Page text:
just to increase economic activity, but to improve quality of life. That’s why we’re working with

DOT on the Greenway, which will not only go around but through parts of the facility that we have at Atlantic Basin. We’re working to give the

community access for the first time to the waterfront in Atlantic Basin, we’re hoping to have a plan for the upland parking lot and the Brooklyn cruise terminal, but we know that there’s more that we can do, and we’re more than happy to work with you on that. COUNCIL MEMBER LANDER: thank you very much. Great,

1 2 3 4 5 6 7 8 9 10 11 12 13 14 15 16 17 18 19 20 21 22 23 24 25 you, Chair.

EXECUTIVE BUDGET CHAIRPERSON RECCHIA:

197 Let’s get him Boat

one of those moveable pools, you know. pools, he’ll be very happy. then Peter Koo. COUNCIL MEMBER CHIN:

Margaret Chin, and

Okay.

Thank I

Good afternoon, President Pinsky.

guess I just want to start off by thanking your staff for working with us to move the flight path of the Wall Street … the heliport, so that it would give us some peace and quiet in Brooklyn, and also in lower Manhattan. And also for all the

wonderful economic transformation projects, I mean, Hive@55 is such a busy center, and it’s really a success. I wanted to ask you some

questions about the East River waterfront, because it’s not in the physical transformation and I know a lot is going on there. So I really would be

interested in terms of the amount of money that’s being spent right now, and how it is being spent. Are we creating any numbers of jobs, local jobs, and also MWBE contracts that are generated from the East River waterfront, and also are there plans to really support small businesses and more public access to the waterfront and activities.

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EXECUTIVE BUDGET MR. PINSKY: Well, the esplanade

198

itself will certainly provide much better access to the waterfront, for not just the public at large, but in particular the residents of lower Manhattan, who until recently had very limited access on the East Side especially. The project

that we’re building will extend from the tip of the island up into Community Board 3, and will include Pier 35 on the north end. It will include

a few facilities for businesses to locate in, to provide services to park users. We anticipate

that we would issue RFP’s to find the operators for those facilities. And we are spending about

$150 million on the construction of this, so there will obviously be a substantial amount of construction jobs that will be created. of permanent jobs, I think it will be a combination of the small facilities in the park that I mentioned, but the real impact on jobs will be by creating a better space, and attracting businesses to the East River waterfront, which in turn will generate, we expect, many, many new jobs. I don’t have a specific analysis, because In terms

it’s a little bit hard, as you get away from

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EXECUTIVE BUDGET

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direct jobs into indirect jobs, it’s a little more difficult to forecast. But it’s clear to us that

in addition to improving quality of life, this will be a major economic development engine for the East Side of lower Manhattan. COUNCIL MEMBER CHIN: I think what

a lot of the community is concerned about is to make sure that whatever amenities that are put there are affordable. And then also it does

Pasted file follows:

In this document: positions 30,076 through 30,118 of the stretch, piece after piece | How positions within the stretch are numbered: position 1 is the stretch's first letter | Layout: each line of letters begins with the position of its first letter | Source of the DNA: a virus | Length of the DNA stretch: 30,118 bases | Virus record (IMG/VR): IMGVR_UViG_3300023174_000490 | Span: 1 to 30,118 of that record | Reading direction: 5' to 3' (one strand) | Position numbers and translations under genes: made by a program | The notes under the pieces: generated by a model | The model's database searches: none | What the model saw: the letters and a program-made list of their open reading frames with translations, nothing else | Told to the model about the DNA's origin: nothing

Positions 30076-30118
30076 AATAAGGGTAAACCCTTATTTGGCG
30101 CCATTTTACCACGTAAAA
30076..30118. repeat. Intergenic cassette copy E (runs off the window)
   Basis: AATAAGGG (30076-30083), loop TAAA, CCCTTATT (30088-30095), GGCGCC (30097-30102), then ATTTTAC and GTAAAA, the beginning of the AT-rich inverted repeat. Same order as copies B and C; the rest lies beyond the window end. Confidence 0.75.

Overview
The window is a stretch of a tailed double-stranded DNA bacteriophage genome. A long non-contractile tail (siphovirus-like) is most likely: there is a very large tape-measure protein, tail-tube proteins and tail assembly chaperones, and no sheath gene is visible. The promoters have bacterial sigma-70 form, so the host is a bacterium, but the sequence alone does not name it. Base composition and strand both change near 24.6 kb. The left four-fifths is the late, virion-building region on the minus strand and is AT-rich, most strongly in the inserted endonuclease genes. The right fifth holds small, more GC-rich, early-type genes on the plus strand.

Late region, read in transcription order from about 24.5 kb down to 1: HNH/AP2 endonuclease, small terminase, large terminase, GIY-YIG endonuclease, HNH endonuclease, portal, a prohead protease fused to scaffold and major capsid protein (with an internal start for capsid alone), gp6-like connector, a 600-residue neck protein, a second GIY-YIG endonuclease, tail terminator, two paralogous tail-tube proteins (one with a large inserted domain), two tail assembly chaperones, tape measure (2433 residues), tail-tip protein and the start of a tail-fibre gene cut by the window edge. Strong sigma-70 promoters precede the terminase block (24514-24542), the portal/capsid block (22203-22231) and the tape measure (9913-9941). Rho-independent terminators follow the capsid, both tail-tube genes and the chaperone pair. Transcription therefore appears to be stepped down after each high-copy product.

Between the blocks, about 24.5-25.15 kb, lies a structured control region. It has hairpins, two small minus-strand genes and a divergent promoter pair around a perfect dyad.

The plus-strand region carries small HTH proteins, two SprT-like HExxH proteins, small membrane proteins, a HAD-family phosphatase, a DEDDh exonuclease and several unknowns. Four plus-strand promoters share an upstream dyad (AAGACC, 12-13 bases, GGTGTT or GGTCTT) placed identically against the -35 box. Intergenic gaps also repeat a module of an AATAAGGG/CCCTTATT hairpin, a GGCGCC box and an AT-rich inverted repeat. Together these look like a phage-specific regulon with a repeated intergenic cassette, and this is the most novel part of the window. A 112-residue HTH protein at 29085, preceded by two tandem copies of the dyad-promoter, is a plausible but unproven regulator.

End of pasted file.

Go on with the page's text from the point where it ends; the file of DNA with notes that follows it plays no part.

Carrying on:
create opportunities for small businesses, and neighborhood residents, and of course definitely local jobs. MR. PINSKY: And just to be clear, There’s And that is

I mean, the park itself will be free. nothing more affordable than a park.

going to be the crucial part of what we’re putting in. And our goal would be in terms of the

businesses that would be located in the park, to put in things that are appropriate for the community, and that will be amenities to the community, and not just to people who come from outside of the community. COUNCIL MEMBER CHIN: Okay. I

mean, I would still like to really have a more

1 2 3 4 5 6 7 8 9 10 11 12 13 14 15 16 17 18 19 20 21 22 23 24 25 okay. question is- that. problem. would be good.

EXECUTIVE BUDGET specific breakdown in terms of the costs of the project. MR. PINSKY: Sure.

200

CHAIRPERSON RECCHIA:

If you could

get the costs for the Council Member and send them to her? MR. PINSKY: Absolutely. Yes, that

COUNCIL MEMBER CHIN:

CHAIRPERSON RECCHIA:

Have someone

call her from your office who is going to deal with this. MR. PINSKY: Happy to do that. CHAIRPERSON RECCHIA: To answer Yes, that’s not a

COUNCIL MEMBER CHIN:

One last

CHAIRPERSON RECCHIA: Take your time. COUNCIL MEMBER REYNA:

(Interposing)

… on the …

I know that you have done investments on I mean, Essex Street

markets, which is great.

Market has really transformed from the past and a

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EXECUTIVE BUDGET lot more small business has been able to locate

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there, and you have much more diversity and really interesting food items, and also some, you know, famous little place where there’s cheese or sandwiches that is also quite expensive. least it’s new business there. CHAIRPERSON RECCHIA: neighborhood could afford it. COUNCIL MEMBER CHIN: Yeah, but I Your But at

just want to ask about in terms of future investment. I mean, is EDC considering like

helping to really create market space at South Street Seaport? I mean, our Speaker talked about

it in her State of the City speech, that we really want to bring a first class market, public market, to the Seaport, and would EDC really help to facilitate that role? MR. PINSKY: That’s certainly And in

something that we be interested in seeing.

the plans that have been developed by GGP, there was a notion of a marketplace as part of those plans. Seaport. As you know, we don’t control South Street We own, the city owns the property under